It’s one step forward and three steps back. That is the way it is, life in all its glory. I have never known a time without struggles.
I know that this is the voice of my seasonal affective disorder talking. Funny I recognize it and yet I cannot rid the spell cast upon me. I feel it in my very marrow. I want to cast it out. Out, damn spot out! I’m sounding like Lady McBeth. I hope I’m not going mad.
Perhaps I’m being melodramatic, the hidden actress in me coming out. I should not be so weak and selfish, feeling only my own small discomforts. But I canot deal with all that is out THERE – the Ebola in Africa, the Umbrella Revolution in Hong Kong, the violence of Isis…
The world is too much with us. I feel small and helpless in its wake. It does me no good to be crushed under its weight. I turn off the television set. It’s not healthy to go to bed with the images of health workers in white protective clothing, carrying away stretchers of bodies wrapped in white. Let that not be the last image before I close my eyes for the night.
I sit for moments, drinking my hot water, watching Sheba sleep. The remains of a stuffed toy by her face, front paws curled and tucked in – a sweeter image to take to sleep with me. I get up, straightening up and folding the Hudson’s Bay blanket, picking up strayed napkins off the couch. I take my mug to the kitchen.
If I want to feel better, I have to do better. If I want different, I have to do different. I put away the few pots and pans left drying on the dish rack. It would be nice to be greeted by order on the counter in the morning. I move on to my office, clearing off my desk. There is no reason why I am not able to do that.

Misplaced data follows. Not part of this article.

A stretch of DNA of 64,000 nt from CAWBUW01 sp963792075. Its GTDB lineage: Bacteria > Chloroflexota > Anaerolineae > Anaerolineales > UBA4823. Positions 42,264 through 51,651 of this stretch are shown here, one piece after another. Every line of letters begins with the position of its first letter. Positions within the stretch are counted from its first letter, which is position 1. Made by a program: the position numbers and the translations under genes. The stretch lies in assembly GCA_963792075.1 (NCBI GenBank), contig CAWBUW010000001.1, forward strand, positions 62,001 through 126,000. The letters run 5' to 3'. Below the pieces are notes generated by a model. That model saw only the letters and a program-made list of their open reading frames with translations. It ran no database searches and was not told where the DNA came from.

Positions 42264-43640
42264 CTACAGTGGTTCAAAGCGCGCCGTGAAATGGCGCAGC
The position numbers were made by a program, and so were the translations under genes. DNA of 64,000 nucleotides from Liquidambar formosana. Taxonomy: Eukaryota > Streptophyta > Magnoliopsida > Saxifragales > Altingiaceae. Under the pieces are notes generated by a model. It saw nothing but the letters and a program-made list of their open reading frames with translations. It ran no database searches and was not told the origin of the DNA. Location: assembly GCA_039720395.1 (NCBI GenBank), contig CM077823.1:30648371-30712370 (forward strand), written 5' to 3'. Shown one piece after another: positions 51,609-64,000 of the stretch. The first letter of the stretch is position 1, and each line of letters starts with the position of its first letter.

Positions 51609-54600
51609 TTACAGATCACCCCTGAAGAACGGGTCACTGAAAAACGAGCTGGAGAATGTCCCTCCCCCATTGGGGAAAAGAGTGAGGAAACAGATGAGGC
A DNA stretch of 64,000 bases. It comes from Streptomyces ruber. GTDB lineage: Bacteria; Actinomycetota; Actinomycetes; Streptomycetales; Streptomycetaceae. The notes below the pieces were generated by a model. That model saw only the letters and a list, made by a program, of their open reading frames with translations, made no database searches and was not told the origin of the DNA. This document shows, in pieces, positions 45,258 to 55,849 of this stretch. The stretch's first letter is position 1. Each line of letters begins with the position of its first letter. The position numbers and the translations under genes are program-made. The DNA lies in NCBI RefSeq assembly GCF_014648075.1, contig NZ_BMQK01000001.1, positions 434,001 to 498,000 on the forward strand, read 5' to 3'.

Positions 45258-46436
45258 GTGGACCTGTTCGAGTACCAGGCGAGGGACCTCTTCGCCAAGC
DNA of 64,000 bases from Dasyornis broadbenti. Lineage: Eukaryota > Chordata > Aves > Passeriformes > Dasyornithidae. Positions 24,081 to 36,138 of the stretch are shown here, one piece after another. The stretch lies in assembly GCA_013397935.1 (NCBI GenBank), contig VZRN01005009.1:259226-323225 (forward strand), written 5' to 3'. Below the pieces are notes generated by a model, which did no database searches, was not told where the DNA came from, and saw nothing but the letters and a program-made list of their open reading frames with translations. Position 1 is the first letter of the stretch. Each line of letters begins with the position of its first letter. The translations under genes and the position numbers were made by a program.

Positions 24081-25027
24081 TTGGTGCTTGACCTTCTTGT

It is morning. After a little struggle getting to sleep, I have had a good sleep. Good things come to those who try. I wake up from a dream, remembering it vividly.
My hairdresser, Audrey comes home with me after work. It is strange how I still remember her name. I haven’t gone to her for over 20 years. She gives me a perm at the kitchen table. It takes 3 hours. I have no sense of her putting in the rollers but I remember the shampooing and rinsing. She was using this small teacup to pour the warm water over my hair.
The teacup is my mother’s. She had found it discarded somewhere and she wants it back. She’s always rescuing cups and napkins from eating out and reusing them again to pour cooking fat in and the napkins to wipe up messes. She hates how wasteful and careless we are in regards to the environment. So she does what she can.
My perm is done and Audrey calculates her time and worth. I can’t see the number on the bill. Dreams are like that – not clear nor complete. It is a mish mash of this and that, much like Alice in Wonderland. Somehow, my father is at my place and he is dusting my bookshelves. That is most unlikely in real life. His mother, my grandmother (now deceased) is the dream, too. She is doing the dishes – another most unlikely.
The dream continues. I see my gold shag carpet in the living room with the floral orange and brown sofa set. Remember those? Our family is suppose to go out for supper but some of the kids are sick. It is called off. A coworker pops into the dream. I’m coughing up a storm in front of her, working up an excuse to phone in sick for the next day. I’ve been retired for a year! And yet it follows me in sleep. Not often, I’m happy to say.
What stuff dreams are made up of! I wonder what it means. Perhaps there are no meaning, hidden or unhidden. Maybe it is just irritated dendrites firing and misfiring. I shall just enjoy the mysteries of the dream and move on with the day. The sun has just come out. My Chai is strong and sweet. Savouring life, valuing dreams.